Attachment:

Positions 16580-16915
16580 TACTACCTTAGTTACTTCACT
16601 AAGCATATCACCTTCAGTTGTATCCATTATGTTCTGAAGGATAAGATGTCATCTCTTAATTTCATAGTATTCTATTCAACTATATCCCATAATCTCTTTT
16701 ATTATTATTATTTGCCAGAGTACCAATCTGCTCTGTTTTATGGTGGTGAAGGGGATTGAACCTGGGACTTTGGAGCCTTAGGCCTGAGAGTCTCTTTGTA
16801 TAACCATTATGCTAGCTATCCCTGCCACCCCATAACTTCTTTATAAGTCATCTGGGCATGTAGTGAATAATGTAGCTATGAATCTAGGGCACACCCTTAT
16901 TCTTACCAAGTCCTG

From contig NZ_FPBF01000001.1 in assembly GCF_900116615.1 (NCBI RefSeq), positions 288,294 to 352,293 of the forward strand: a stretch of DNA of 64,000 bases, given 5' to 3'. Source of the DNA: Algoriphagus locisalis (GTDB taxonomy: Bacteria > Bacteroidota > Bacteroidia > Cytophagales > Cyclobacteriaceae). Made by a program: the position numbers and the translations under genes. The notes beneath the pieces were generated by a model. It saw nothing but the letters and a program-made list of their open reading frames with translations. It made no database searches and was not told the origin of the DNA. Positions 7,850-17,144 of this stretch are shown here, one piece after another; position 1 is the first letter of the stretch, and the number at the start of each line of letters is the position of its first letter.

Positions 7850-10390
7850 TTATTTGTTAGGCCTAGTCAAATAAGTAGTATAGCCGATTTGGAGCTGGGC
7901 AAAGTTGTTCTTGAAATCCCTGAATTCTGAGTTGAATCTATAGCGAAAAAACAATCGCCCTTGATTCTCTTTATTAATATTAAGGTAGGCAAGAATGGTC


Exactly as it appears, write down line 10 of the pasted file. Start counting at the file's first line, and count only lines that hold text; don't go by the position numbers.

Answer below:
7901 AAAGTTGTTCTTGAAATCCCTGAATTCTGAGTTGAATCTATAGCGAAAAAACAATCGCCCTTGATTCTCTTTATTAATATTAAGGTAGGCAAGAATGGTC